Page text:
Deputy Prime Minister Barnaby Joyce’s relocation of the Australian Pesticides and Veterinary Medicines Authority from Canberra to his own electorate has spurred bosses to consider pay rises of up to 15 per cent to convince staff to remain with the APVMA, Fairfax has revealed.
The pay rises are in addition to a 1.5 per cent retention bonus . . . → Read More: More money to stay on with the APVMA?
Thomas Donnelly, BVSc DipVP DipACLAM reports from the US.
You may have seen the US Veterinary Workforce Study published by the American Veterinary Medical Association (AVMA) recently, or read the reports in Veterinary Record (May 2013, Vol 172, Issue 18) that suggest the supply of veterinarians in the USA may be exceeding demand for their services. Although specific to the US, as concerns are also being expressed about a likely oversupply of vets in Australia, the findings are of great interest.
The findings support a February 24 story in the New York Times entitled “High debt and falling demand trap new vets.” The story described a 30-year old vet, Hayley Schafer working in Gilbert, Arizona with $312,000 owing in student loans and depicts a profession bogged down by exorbitant educational costs, a looming oversupply of practitioners and the public’s declining demand for pet health care. Comments on Veterinary Information Network (VIN) reached fever pitch garnering more than 400 posts. Specifically, the results suggest that approximately 12.5 per cent of veterinary services in the US went unused in 2012 and that demand for veterinary services was sufficient to employ only 78,950 of the 90,200 vets currently working in clinical and non-clinical settings. The AVMA further suggested that excess capacity is likely to persist for the near future, even if US veterinary colleges were to limit expansion in enrolment. The study predicts the excess capacity will range from 11-14 per cent annually until 2025. Overcapacity is greatest in equine practice (23 per cent), followed by small animal (18 per cent), food animal (15 per cent) and mixed practice (13 per cent).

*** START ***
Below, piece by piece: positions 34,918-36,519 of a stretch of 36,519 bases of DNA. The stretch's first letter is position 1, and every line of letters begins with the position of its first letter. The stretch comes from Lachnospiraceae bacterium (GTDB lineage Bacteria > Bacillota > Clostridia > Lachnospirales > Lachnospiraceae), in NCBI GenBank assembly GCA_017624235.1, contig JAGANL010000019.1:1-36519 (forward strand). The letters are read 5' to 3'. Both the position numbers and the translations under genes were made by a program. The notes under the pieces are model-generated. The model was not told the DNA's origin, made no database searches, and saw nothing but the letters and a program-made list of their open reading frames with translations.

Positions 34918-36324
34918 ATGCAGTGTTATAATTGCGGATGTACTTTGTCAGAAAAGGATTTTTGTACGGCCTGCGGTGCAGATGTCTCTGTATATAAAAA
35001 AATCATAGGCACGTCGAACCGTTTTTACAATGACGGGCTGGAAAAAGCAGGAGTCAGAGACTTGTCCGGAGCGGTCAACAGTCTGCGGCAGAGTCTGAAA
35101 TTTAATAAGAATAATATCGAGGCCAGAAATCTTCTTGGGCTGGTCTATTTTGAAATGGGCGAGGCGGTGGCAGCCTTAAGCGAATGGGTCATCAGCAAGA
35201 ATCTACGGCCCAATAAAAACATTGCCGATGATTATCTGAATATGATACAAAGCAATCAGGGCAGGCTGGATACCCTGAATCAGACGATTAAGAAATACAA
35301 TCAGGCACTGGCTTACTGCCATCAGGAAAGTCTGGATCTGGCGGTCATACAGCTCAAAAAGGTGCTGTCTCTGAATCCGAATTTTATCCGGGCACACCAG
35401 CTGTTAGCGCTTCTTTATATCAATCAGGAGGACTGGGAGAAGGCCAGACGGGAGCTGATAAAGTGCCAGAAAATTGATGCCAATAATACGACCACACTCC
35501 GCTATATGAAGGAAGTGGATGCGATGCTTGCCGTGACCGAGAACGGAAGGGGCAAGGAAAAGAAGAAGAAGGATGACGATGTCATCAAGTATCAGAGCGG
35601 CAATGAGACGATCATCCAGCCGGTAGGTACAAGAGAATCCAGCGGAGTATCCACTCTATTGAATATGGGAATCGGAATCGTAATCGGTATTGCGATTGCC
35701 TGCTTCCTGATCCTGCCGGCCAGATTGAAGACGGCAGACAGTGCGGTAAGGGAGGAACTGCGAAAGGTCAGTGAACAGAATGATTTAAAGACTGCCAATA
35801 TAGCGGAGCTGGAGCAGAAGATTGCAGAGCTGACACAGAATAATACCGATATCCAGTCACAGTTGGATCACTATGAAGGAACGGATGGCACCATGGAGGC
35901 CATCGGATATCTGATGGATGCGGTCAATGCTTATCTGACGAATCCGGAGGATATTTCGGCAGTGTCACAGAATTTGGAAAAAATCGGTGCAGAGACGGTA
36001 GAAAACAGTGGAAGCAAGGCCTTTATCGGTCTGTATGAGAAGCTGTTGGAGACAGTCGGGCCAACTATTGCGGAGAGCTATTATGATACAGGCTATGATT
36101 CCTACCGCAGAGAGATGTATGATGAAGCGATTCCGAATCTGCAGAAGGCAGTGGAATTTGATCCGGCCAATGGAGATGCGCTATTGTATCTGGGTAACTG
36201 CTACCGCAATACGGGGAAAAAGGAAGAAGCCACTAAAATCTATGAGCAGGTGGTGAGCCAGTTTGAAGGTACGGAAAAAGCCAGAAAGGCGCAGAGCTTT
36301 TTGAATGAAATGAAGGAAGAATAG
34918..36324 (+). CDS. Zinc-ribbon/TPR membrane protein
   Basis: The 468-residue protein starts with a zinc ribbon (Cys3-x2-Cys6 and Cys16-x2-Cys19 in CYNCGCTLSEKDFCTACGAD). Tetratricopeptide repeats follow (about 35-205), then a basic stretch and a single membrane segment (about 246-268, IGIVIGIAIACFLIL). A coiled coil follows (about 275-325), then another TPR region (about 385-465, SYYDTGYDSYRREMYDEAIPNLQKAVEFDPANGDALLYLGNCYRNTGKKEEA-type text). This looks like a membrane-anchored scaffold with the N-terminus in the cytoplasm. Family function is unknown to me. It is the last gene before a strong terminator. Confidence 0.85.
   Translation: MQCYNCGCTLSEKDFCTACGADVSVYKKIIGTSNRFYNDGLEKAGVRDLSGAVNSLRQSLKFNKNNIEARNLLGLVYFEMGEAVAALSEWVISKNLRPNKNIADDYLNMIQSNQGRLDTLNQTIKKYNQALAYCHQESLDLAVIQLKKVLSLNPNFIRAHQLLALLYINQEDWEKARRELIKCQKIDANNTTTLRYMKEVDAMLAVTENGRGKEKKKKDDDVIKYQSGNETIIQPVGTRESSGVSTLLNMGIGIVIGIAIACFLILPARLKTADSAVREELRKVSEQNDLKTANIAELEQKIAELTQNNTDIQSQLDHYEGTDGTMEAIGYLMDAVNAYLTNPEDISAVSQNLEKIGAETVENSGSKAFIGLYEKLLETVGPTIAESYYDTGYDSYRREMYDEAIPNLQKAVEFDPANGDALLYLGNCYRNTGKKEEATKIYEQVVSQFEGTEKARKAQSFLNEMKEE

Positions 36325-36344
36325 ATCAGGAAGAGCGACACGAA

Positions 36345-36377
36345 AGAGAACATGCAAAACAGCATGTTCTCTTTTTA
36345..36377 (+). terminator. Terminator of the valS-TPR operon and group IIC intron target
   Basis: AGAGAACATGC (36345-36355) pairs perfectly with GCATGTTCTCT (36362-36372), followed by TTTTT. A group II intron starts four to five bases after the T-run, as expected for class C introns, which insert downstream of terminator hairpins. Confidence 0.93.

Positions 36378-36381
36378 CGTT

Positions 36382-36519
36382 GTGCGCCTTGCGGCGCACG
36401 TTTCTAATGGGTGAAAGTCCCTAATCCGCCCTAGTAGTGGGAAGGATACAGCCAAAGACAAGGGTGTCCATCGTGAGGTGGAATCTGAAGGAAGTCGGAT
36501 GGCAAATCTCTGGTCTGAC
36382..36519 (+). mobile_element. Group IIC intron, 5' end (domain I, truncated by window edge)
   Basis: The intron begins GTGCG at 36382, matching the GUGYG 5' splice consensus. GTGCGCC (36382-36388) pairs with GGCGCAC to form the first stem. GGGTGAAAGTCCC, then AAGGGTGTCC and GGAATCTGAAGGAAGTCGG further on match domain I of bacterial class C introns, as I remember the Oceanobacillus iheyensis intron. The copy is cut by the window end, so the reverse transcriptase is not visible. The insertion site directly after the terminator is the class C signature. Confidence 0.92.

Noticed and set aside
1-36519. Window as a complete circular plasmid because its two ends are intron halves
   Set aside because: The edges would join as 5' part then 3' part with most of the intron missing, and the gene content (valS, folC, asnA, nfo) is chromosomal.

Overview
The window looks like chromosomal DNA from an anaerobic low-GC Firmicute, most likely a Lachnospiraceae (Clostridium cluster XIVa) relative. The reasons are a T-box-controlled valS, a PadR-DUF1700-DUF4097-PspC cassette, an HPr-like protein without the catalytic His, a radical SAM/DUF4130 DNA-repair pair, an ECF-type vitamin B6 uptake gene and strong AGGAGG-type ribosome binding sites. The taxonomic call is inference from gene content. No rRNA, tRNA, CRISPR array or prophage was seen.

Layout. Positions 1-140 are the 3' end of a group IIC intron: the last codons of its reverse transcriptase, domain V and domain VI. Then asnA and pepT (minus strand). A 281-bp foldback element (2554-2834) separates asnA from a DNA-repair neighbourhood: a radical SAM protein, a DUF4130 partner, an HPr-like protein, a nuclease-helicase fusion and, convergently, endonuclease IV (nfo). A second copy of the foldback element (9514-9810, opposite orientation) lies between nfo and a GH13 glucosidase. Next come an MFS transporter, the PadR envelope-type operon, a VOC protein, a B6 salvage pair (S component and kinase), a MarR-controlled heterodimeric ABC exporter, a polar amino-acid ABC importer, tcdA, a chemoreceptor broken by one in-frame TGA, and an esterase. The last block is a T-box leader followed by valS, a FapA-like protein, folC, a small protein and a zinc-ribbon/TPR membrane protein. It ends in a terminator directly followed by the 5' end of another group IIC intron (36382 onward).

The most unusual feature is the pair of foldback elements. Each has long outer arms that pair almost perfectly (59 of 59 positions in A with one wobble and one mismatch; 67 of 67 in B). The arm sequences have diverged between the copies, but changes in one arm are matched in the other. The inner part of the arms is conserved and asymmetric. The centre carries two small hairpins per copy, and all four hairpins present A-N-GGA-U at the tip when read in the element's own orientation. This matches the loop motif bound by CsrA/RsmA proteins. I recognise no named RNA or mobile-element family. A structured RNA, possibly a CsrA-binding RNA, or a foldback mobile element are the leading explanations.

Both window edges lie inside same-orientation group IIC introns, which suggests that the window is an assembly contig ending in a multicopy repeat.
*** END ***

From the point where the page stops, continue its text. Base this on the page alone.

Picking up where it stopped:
Many US veterinarians are already angry with the AVMA for recently accrediting Ross University in the Caribbean, which graduates over 300 veterinarians per year, and the National Autonomous University of Mexico. At present, there are 28 AVMA accredited schools in the US and 11 in other countries (including three in Australia and one in New Zealand). Another two new veterinary schools – Midwestern University in Arizona and Lincoln Memorial University in Tennessee – remain on track to open in 2014. Continue reading Eagle Post: too many vets?
The trend toward corporate veterinary practice ownership has been accelerating noticeably in recent years. Ten years ago it was estimated that around only 3 per cent of UK practices were owned by corporate companies, by last year that had risen to 10 per cent. In April this year a takeover merged two of the largest veterinary joint venture partnership (JVP) groups under a single management team.
Pets At Home is a nationwide retail chain of 345 stores selling pet foods and products, accessories, insurance and small pets employing 6,250 staff. Eighty six of the stores have grooming parlours and 116 house branches of Companion Care veterinary surgeries employing a further 1,200 people. The subject of the takeover, Vets 4 Pets, is another substantial JVP company with 93 practices spread across the UK. Both groups were formed in 2001, but their merger creates a single and formidable buying, discounting, advertising, training and management capability that independent, established practitioners and new start-up hopefuls will probably find very difficult to compete with. It also significantly reduces competition between veterinary JVP groups, with possible adverse impacts on job opportunities and conditions. Combined sales for both groups in the year to March 2013 amounted to £100 million (A$ 158 million). Pets At Home plan to retain both veterinary group ‘brand’ identities but continue to expand their operations and open more new franchised clinics. Continue reading Pigeon Post: Ian Neville writes from the UK